sub-continent. It absorbed two main ideas: one, that divide and rule policy

must be followed with a view to getting leverage that could be used in

pursuing Western agenda; two, in the great game against the Soviet Union,

Pakistan mattered more to the Western world than India, unless of course,

India chose to join the Western camp.

 

18.     Governments in Pakistan elected or otherwise, have had a unique

advantage in dealing with the US. They took the initiative to convince the

decision makers in the US, already sensitized and made receptive to the idea

by the British, that Pakistan had something to offer to the US, which only

Pak could, and more particularly, India would not or could not. Pak also

learned very early that the US interest in Pak domestic issues was

superficial for so long as it could meet the US requirements.

 

19.     In facilitating the US-China dialogue, Pak realized that its location

and demography gave it an enduring place in the US scheme of things:

 

It could act a 'spoiler' in the sub-continent, and debilitate it by being a

minus 'B' to India's 'A". This admirably suited Pak interests.

 

If and when the need arose for the US to counter-balance the Chinese

geopolitical mass, Pak might have to trim its sails to yield 'A' plus 'B'.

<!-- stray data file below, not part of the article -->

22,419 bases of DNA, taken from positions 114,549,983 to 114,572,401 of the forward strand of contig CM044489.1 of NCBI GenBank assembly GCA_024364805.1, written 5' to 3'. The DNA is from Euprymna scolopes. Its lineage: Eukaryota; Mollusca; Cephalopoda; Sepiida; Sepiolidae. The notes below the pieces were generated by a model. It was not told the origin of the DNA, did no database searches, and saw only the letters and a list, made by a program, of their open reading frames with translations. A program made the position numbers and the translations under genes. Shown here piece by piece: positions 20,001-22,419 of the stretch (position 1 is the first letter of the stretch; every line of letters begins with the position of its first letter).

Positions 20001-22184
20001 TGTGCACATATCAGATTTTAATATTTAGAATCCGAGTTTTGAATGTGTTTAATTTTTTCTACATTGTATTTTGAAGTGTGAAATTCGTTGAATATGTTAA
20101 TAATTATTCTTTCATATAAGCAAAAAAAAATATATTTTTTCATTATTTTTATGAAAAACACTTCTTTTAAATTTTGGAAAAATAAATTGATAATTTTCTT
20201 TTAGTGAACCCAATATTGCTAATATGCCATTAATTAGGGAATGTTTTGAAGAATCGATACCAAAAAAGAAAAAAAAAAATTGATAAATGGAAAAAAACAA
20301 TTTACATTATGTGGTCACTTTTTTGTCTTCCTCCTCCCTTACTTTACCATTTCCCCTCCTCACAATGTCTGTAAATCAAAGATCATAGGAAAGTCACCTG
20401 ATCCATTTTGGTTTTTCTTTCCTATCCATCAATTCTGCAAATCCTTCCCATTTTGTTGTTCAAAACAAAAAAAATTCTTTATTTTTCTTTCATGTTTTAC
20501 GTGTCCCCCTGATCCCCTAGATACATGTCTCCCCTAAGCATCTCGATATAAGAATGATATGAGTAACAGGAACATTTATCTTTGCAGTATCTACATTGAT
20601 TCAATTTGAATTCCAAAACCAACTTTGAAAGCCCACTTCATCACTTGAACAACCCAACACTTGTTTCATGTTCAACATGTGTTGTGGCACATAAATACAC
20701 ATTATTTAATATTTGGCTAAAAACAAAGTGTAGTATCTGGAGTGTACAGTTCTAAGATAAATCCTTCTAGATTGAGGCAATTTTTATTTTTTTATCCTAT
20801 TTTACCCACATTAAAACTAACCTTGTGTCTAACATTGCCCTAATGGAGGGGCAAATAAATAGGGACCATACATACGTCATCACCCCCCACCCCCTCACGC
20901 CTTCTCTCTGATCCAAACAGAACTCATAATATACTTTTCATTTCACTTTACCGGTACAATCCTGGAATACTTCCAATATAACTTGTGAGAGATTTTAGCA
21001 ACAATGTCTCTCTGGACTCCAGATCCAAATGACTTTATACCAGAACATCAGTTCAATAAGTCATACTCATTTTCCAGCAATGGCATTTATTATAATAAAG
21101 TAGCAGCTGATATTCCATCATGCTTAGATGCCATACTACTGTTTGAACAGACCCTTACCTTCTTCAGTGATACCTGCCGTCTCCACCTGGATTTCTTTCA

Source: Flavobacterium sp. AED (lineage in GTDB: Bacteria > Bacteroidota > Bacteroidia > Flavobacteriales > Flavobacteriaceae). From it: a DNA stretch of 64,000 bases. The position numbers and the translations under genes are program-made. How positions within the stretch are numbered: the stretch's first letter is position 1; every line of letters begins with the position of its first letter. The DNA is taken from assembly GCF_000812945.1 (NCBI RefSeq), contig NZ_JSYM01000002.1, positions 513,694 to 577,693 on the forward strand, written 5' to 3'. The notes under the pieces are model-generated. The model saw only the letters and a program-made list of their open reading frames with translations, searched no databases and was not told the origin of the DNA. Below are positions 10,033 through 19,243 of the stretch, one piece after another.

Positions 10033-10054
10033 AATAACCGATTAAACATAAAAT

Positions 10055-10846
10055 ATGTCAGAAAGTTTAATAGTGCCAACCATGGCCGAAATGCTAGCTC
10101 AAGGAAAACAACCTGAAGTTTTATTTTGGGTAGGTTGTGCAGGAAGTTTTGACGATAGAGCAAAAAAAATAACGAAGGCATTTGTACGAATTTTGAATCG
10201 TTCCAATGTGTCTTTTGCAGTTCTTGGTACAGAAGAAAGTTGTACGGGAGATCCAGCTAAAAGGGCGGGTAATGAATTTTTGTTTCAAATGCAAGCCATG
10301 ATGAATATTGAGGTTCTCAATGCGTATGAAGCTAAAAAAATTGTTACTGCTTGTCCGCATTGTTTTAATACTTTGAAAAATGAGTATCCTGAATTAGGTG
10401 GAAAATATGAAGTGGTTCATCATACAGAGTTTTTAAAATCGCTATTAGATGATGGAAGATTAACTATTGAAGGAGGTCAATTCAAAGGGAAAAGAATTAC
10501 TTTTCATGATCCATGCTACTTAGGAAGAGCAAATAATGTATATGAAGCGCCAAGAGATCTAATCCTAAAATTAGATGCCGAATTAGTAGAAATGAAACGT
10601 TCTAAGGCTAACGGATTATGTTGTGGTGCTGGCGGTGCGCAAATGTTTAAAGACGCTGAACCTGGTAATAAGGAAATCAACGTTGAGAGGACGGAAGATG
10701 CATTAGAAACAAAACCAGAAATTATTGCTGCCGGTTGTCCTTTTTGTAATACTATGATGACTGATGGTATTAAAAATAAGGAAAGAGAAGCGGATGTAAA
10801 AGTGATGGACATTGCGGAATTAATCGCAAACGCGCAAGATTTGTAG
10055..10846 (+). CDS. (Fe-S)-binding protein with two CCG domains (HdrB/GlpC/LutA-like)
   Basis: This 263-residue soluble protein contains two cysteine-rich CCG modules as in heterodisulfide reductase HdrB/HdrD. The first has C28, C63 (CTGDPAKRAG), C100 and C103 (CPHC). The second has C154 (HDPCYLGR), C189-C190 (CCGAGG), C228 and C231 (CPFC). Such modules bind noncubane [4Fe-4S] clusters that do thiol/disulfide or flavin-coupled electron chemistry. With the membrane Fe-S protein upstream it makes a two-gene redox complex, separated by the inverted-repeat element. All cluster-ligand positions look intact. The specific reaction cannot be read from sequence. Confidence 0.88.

But it would do so only after exacting the right price both from India and

the US. Some of this was visible in the post-1962 period.

 

It could facilitate the US access to the Islamic world, if and when the need

arose. Pak straddles most divides in the Islamic world and enjoys a unique

position in that respect.

 

20.     Pak problems have surfaced only now that the NWO means more to the US

than it did in earlier times, and a major conflagration between India and

Pakistan may spell doom.

 

21.     The US is very uncomfortable with terrorism that Pak is exporting. This

is a point on which there is a total convergence of interest amongst China,

Russia, Central Asian Republics, and India. If fissile material were to fall

in the hands of Taliban, or other mujahids, with or without Pak help, the

results could be disastrous, and the victims could be anywhere, in any of

the countries.

 

22.     The US is even more uncomfortable with a dictator who has his thumb on

the nuclear button. It would not be a surprising development if another

military dictator were to replace the present one, provided of course, if he

were to agree to joint US-Pak monitoring of the nuclear establishment,

making it that much more difficult for Pak to strike without warning or to

hand over fissile material to the ultras. Pak has had a long interaction

with the professionals in the armed services, intelligence agencies and the

like. The relationship had become particularly close during the years of

Russian intervention in Afghanistan. During Zia years, when Pak was the

frontline state, many doors were thrown open to the Pak professionals which

otherwise would have remained closed to them. Majors and colonels who were